Valencia will continue playing Feghouli on the right, and one of Jonas/Viera/Bernat/Guardado on the left. While Jonas and Viera add creative spark in the final third, Bernat and Guardado add much needed pace and width, something Postiga can benefit from. Every Valencia fan will pray and hope for the recovery of Sergio Canales. Whenever the Spanish playmaker gets on the pitch, Valencia plays well. His movement, vision, passing brings a totally new dimension of Valencia’s play, whether he plays behind the striker or the left. Fede who is tipped to be an upcoming star, can also be slotted anywhere in the attacking half.
It is still unclear who will start as a striker. Much of this will depend on whether Valencia makes another signing, or how the team’s tactics shape up after a few matches. With the current lineup, Jonas is the clear favorite to start as a lone forward having scored an average of 20 goals the last two seasons. Perhaps with increased responsibility and greater service, Jonas can increase his tally. Where a bit of height and strength is required, Postiga can step in. Paco Alcacer will serve as a backup to Jonas and Postiga.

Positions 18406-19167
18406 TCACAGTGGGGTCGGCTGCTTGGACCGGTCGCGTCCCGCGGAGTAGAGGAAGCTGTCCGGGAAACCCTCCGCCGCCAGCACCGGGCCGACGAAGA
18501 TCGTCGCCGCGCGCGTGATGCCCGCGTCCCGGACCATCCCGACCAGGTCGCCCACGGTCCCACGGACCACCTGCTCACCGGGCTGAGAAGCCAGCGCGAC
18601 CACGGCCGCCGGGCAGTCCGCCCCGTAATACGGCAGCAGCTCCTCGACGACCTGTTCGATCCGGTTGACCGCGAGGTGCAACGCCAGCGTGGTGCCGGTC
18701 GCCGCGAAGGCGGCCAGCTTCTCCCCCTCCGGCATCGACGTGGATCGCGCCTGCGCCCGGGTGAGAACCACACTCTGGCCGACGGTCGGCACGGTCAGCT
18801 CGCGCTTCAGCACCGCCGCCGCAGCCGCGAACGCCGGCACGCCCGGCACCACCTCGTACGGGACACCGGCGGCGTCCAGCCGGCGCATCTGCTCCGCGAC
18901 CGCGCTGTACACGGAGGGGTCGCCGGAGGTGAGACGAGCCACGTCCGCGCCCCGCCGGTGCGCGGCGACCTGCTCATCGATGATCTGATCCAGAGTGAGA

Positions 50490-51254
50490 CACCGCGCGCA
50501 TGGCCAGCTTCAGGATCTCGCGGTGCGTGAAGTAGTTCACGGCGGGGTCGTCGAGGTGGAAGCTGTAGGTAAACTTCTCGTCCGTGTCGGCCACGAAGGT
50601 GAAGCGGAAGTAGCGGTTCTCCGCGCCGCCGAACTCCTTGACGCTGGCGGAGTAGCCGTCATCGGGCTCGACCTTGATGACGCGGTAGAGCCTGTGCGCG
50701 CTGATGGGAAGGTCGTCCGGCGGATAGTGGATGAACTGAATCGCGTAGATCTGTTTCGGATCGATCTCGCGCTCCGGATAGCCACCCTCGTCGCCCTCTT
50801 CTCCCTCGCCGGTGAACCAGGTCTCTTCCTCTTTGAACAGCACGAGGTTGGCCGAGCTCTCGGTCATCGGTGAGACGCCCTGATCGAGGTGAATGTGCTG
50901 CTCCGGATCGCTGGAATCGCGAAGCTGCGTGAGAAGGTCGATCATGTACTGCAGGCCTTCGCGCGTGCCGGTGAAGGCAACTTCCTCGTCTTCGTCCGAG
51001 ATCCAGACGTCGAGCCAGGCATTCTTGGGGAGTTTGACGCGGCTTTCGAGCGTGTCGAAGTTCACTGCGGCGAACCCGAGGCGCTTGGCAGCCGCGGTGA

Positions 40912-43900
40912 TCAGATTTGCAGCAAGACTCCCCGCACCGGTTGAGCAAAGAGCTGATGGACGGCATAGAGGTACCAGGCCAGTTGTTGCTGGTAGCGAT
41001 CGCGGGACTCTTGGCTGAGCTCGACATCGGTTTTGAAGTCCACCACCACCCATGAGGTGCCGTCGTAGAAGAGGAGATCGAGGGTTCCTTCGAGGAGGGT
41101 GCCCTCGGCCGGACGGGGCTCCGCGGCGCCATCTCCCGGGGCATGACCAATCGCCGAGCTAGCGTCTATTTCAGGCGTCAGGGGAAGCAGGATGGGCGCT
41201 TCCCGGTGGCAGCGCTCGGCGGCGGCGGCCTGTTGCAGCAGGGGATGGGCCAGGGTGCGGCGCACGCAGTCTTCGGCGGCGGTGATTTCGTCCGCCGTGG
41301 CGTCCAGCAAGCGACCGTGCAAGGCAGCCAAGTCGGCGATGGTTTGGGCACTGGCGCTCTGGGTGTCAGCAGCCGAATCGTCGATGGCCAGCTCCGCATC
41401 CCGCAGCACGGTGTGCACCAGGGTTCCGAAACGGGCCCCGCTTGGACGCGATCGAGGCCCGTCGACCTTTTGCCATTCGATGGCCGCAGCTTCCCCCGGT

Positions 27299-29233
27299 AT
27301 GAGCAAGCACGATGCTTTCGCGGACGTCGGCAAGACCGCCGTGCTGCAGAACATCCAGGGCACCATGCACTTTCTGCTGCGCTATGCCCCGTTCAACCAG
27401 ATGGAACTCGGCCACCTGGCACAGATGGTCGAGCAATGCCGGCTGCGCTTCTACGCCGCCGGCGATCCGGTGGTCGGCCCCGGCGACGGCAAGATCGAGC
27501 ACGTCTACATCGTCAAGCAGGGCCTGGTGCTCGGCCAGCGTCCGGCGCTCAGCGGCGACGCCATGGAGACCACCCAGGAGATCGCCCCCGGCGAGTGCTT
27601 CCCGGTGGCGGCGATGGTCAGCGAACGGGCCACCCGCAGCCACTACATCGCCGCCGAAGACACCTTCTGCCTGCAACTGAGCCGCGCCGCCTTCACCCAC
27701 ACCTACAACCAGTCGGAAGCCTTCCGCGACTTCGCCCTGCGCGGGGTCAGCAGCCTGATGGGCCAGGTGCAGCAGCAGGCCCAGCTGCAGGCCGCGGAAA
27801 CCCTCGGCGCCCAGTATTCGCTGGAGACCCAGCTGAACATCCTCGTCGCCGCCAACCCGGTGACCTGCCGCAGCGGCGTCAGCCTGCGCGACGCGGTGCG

Given the depth Valencia has in all departments, Djukic has the luxury of choosing different formations depending on the opposition and situation. A classic 4-2-3-1, 4-3-3 or even a 4-2-2 is possible. If Valencia wants to go gung-ho they can play both Jonas and Postiga up front. If they want to play attacking football they can play Canales/Viera/Michel behind the striker. If they want more caution they can play Banega and Parejo in a three man midfield. For an over conservative approach both Fuego and Romeu can play.
The versatility of players can also come in handy. Valencia is blessed with many players who can play in multiple options giving Djukic a lot of depth and cover.
Improvements Required From Previous Season
Valencia’s defensive record was appalling last season, conceding 54 goals (Ranked 9th in goals conceded below Sociedad, Malaga, Osasuna, Celta Vigo, Espanyol) in comparison to 44, 44, 40 over the last three seasons. Perhaps these 10 extra goals conceded cost Valencia the Champions League spot. The last two times Valencia won La Liga, they had conceded only 27 goals and had one of the meanest defences in Europe. Fans will be having high hopes Djukic (who was a member of that mean defence), will be able to organize the defence better than his predecessors.